How does an heir contact get access when I die?

When you add people as old contacts, they are given an access key. If your old contacts have Apple devices, you can send them keys via Messaging. If the receiver has iOS 15.2 or later, the key will be stored locally in an encrypted location on the device.

Apple also has a print option so you can print the passkey and give it to your heir contact for storage with other important documents.

Then, when you die, the heir contact will go to digital-legacy.apple.com. There he will log in to his iCloud account (or, if he is not in iCloud, provide some other contact information) and enter the passkey. (It can also be done directly through the Heir Contact settings on a compatible Apple device.) The person will also need to upload a death certificate, which will then be reviewed by Apple staff, including members of its legal team. Any contact heir you call can request the data.

If the check is completed after the Apple check – which a spokesperson says can take up to two weeks – the heir contact will be sent a link to create a password for the account. It can then use it to connect to the web or an Apple device to access data.

Is this a security gap that one could exploit?

The password alone would not be enough to log into your account. It would take a combination of a passkey and a death certificate to go through Apple control.

Can my heir contact do something to my account?

Parts of the account will be deactivated. For example, your contact will not be able to send messages or emails. However, the account will still receive messages. (It is not uncommon for people to continue texting loved ones who have died. I wrote about how my wife did this.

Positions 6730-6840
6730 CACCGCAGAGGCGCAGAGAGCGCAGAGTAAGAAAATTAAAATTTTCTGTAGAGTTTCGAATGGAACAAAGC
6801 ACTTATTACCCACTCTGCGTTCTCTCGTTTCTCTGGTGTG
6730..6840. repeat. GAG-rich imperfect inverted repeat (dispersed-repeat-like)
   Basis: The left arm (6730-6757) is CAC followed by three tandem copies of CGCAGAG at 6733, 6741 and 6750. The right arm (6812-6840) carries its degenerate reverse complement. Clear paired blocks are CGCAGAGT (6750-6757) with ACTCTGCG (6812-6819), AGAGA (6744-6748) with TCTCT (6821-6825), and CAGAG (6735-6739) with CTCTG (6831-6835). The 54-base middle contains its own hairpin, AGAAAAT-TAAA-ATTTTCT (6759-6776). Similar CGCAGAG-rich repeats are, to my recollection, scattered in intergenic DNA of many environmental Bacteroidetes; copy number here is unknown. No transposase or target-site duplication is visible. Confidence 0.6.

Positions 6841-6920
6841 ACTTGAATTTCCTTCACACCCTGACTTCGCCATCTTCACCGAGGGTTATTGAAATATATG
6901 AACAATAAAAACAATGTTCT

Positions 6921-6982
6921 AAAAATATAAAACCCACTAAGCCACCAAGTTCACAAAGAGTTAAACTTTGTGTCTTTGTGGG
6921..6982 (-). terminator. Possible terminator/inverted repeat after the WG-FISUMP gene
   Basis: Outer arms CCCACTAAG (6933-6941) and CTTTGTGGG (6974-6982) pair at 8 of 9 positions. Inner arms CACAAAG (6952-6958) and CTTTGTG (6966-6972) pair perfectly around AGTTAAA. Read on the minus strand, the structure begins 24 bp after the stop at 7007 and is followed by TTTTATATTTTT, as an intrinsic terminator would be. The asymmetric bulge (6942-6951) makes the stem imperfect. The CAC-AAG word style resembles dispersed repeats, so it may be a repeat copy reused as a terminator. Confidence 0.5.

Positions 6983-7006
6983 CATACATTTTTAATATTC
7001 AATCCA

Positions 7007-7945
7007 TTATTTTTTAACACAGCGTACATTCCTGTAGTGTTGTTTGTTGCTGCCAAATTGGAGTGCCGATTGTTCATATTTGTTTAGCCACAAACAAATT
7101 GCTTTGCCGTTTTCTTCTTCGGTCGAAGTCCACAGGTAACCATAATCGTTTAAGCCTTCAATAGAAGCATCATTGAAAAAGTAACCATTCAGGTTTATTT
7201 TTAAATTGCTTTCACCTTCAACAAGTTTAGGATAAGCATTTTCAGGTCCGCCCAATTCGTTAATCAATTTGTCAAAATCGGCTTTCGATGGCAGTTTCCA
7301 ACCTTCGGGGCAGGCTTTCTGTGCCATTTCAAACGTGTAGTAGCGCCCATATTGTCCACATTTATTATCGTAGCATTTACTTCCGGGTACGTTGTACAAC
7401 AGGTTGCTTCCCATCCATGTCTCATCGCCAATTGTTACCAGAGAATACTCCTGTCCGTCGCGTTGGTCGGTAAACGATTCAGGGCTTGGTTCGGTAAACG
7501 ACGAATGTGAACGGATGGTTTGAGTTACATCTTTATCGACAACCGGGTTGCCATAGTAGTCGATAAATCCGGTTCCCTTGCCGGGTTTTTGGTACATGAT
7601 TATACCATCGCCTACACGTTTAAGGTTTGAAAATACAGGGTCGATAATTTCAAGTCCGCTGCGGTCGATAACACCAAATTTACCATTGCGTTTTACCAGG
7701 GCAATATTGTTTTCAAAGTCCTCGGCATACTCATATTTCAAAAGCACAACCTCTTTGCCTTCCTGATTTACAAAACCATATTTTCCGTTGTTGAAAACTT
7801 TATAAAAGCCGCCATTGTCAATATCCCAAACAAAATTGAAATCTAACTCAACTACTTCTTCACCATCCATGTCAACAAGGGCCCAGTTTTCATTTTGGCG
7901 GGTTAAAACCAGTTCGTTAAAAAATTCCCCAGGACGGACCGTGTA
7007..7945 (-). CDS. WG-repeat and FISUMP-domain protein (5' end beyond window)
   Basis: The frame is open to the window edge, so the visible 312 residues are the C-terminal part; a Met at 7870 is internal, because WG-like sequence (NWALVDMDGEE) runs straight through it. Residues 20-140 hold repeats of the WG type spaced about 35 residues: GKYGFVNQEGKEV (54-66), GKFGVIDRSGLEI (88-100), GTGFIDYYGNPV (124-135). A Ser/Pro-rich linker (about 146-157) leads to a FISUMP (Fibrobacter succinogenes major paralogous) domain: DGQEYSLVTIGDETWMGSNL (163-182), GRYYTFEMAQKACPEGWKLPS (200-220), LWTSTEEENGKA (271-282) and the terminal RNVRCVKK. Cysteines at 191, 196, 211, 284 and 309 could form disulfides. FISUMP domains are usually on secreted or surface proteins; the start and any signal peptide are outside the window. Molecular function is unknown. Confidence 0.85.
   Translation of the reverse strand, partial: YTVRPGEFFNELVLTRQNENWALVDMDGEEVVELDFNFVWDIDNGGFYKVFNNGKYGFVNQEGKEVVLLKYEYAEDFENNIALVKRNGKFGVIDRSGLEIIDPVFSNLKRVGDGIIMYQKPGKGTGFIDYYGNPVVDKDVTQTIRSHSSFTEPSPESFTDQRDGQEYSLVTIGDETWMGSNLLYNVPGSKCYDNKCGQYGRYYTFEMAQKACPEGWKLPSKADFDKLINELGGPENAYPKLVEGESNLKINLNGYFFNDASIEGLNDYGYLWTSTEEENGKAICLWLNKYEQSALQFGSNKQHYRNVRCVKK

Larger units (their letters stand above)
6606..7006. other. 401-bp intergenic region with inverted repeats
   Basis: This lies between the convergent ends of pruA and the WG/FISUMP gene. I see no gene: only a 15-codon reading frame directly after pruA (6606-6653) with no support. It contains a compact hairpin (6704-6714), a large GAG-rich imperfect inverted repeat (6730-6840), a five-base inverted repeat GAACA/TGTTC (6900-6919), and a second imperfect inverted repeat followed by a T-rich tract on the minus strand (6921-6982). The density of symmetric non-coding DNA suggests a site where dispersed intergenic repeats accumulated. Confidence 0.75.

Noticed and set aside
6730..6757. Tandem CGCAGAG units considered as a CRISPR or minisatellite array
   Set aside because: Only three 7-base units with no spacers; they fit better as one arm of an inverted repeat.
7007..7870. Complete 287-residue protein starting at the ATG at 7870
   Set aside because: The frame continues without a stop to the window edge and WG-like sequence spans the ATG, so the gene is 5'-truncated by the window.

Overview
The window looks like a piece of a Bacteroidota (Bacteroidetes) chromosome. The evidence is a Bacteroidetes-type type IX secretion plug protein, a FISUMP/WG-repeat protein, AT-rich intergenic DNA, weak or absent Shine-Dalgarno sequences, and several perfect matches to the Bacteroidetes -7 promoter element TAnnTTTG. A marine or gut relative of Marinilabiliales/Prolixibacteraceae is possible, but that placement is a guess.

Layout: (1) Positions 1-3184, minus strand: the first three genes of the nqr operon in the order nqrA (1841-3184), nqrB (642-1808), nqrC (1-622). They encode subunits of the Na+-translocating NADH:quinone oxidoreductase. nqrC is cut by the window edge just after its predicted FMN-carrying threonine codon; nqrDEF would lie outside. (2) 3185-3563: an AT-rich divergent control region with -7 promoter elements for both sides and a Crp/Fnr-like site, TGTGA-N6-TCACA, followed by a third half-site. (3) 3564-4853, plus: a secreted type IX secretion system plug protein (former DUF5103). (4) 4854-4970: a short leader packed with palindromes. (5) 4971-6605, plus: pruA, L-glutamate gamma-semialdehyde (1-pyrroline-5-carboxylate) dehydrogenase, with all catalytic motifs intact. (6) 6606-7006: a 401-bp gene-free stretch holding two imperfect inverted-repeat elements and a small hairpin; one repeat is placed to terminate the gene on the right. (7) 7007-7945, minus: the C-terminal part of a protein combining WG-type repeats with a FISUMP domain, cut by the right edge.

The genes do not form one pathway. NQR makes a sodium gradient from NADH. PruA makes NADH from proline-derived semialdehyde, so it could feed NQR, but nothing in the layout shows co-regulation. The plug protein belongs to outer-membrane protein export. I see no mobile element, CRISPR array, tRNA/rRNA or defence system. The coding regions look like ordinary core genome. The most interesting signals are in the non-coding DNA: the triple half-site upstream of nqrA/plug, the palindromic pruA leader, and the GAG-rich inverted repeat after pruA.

Couldn’t I just give my loved ones my passwords and IDs?

Sure, you could and many people do. However, setting up like Apple’s – and similar practices by password managers and other cloud services – ensures that your data is not available to people while you’re still an active user.

Who should I choose as heir contacts?

This is the most difficult question. The person you name as the executor of your will may not be the person you want to have access to your entire message history.

“You have to think about who you want to have access to your data when the data universe is growing exponentially,” says Allison Arden Bessunder, president of trust and property at New York-based law firm Goetz Fitzpatrick LLP.

Again, since we store so many different types of data with Apple, we need to be able to determine exactly what is being transferred. Ms. Bessunder suggests finding someone who is trustworthy as well as technically familiar enough to deal with it. And while I fit both descriptions, I’m sorry, I can not be a contact heir to all of you. Good luck!

Source: Financial Postman